В продолжение тем:
The word profession comes from the Latin professus, meaning "affirmed publicly." Professions started somewhere deep in the past in religion and then spread to medicine and law. Individuals who had mastered esoteric knowledge, it was said, not only had a monopoly on the practice of that knowledge, but had an obligation to use their power wisely and honestly. The oath—spoken and often written—was a reminder to practitioners to regulate their own behavior, and it also provided a set of rules that had to be followed in fulfilling the duties of their profession.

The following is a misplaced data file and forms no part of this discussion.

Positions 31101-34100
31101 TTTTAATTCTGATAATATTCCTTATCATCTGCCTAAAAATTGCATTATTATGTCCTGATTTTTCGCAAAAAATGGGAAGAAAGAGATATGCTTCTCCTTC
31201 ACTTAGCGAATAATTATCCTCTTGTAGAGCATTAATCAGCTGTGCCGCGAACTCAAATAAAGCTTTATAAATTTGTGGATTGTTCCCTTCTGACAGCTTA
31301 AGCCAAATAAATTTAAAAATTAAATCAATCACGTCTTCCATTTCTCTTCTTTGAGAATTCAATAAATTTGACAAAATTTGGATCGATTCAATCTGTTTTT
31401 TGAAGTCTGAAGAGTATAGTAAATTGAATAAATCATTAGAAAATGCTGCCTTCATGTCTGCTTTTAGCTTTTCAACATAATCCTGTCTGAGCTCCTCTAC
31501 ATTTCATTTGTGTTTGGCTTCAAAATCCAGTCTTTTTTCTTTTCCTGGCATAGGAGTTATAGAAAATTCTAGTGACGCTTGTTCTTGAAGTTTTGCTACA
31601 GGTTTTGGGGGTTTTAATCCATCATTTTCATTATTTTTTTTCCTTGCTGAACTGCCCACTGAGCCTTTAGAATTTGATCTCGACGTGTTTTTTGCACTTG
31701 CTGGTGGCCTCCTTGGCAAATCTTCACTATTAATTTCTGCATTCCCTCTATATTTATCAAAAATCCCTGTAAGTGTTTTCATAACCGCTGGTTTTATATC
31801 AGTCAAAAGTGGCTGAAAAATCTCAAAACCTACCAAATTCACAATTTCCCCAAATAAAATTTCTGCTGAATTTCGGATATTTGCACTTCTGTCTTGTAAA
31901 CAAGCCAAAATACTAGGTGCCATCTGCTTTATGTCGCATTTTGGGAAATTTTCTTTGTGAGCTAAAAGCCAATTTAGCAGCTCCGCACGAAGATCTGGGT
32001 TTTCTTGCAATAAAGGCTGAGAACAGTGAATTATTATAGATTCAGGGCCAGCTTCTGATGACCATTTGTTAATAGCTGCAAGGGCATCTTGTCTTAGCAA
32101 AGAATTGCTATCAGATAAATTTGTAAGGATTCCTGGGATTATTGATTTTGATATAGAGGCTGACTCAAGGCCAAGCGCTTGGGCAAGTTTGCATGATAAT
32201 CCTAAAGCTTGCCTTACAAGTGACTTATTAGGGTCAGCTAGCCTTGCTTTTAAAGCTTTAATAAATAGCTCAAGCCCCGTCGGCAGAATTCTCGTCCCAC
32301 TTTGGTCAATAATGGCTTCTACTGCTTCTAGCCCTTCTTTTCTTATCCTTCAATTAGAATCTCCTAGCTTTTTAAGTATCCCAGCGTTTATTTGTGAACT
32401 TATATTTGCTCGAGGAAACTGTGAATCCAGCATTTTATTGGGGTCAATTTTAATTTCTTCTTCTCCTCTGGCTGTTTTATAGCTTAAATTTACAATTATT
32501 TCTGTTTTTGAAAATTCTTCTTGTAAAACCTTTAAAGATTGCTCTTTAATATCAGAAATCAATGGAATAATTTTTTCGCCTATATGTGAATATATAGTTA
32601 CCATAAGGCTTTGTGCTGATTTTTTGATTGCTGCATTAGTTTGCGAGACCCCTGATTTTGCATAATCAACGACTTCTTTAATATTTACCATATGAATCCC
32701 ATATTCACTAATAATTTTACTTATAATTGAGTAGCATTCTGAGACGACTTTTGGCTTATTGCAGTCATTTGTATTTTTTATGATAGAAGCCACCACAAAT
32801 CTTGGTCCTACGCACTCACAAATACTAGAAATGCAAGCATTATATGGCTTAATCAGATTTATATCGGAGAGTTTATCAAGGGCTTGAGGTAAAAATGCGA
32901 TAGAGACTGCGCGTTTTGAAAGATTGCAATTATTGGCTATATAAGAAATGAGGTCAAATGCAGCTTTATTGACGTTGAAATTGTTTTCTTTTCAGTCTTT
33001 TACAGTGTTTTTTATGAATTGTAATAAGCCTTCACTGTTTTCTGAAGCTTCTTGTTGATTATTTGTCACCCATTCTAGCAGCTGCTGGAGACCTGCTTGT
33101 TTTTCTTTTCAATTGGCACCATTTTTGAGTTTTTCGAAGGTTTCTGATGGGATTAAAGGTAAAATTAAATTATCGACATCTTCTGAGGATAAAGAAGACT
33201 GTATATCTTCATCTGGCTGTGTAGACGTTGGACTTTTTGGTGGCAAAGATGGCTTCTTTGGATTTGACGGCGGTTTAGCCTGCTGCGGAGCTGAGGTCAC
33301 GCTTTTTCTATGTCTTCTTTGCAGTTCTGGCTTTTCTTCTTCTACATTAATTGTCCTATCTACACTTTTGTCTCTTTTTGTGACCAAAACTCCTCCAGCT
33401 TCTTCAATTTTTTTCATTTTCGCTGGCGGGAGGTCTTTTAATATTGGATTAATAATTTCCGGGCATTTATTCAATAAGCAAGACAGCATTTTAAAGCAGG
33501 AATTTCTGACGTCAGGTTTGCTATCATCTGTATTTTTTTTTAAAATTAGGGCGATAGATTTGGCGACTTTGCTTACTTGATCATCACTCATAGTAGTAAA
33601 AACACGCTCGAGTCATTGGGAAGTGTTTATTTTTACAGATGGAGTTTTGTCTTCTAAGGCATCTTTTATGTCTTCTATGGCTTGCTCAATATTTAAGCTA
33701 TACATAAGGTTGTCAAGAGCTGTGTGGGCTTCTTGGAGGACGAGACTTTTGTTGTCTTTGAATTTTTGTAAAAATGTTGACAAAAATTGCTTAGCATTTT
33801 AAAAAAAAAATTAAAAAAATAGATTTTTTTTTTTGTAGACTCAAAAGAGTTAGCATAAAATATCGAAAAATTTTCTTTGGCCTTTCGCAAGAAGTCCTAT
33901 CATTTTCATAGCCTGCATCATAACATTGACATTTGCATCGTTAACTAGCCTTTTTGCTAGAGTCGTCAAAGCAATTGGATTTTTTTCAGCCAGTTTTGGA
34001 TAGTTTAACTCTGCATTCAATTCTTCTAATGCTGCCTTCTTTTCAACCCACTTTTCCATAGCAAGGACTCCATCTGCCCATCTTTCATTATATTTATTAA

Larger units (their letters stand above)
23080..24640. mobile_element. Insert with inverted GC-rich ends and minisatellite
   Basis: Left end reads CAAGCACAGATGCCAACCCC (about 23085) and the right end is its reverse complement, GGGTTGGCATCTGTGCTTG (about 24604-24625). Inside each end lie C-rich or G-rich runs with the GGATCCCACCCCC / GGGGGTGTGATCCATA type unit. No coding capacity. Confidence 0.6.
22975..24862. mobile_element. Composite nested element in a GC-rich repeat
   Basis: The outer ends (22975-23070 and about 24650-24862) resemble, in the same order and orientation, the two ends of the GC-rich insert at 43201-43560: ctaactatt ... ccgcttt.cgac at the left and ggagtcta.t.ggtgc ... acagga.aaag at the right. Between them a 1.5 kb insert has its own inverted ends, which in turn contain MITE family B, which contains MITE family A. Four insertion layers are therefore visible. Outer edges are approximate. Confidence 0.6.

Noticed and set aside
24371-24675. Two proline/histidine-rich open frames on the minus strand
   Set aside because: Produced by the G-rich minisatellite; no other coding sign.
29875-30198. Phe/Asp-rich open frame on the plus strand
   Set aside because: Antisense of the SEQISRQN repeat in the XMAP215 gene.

Those oaths lasted a long time. But then, in the 1960s, a strong movement arose to deregulate professions. Professions were elitist organizations, it was argued, and needed to be turned out into the light of day. For the legal profession that meant more briefs written in plain English prose, cameras in the courtrooms, and advertising. Similar measures against elitism were applied to medicine, banking, and other professions as well. Much of this could have been beneficial, but something was lost when professions were dismantled. Strict professionalism was replaced by flexibility, individual judgment, the laws of commerce, and the urge for wealth, and with it disappeared the bedrock of ethics and values on which the professions had been built.
/Dan Ariely | "Predictably Irrational"/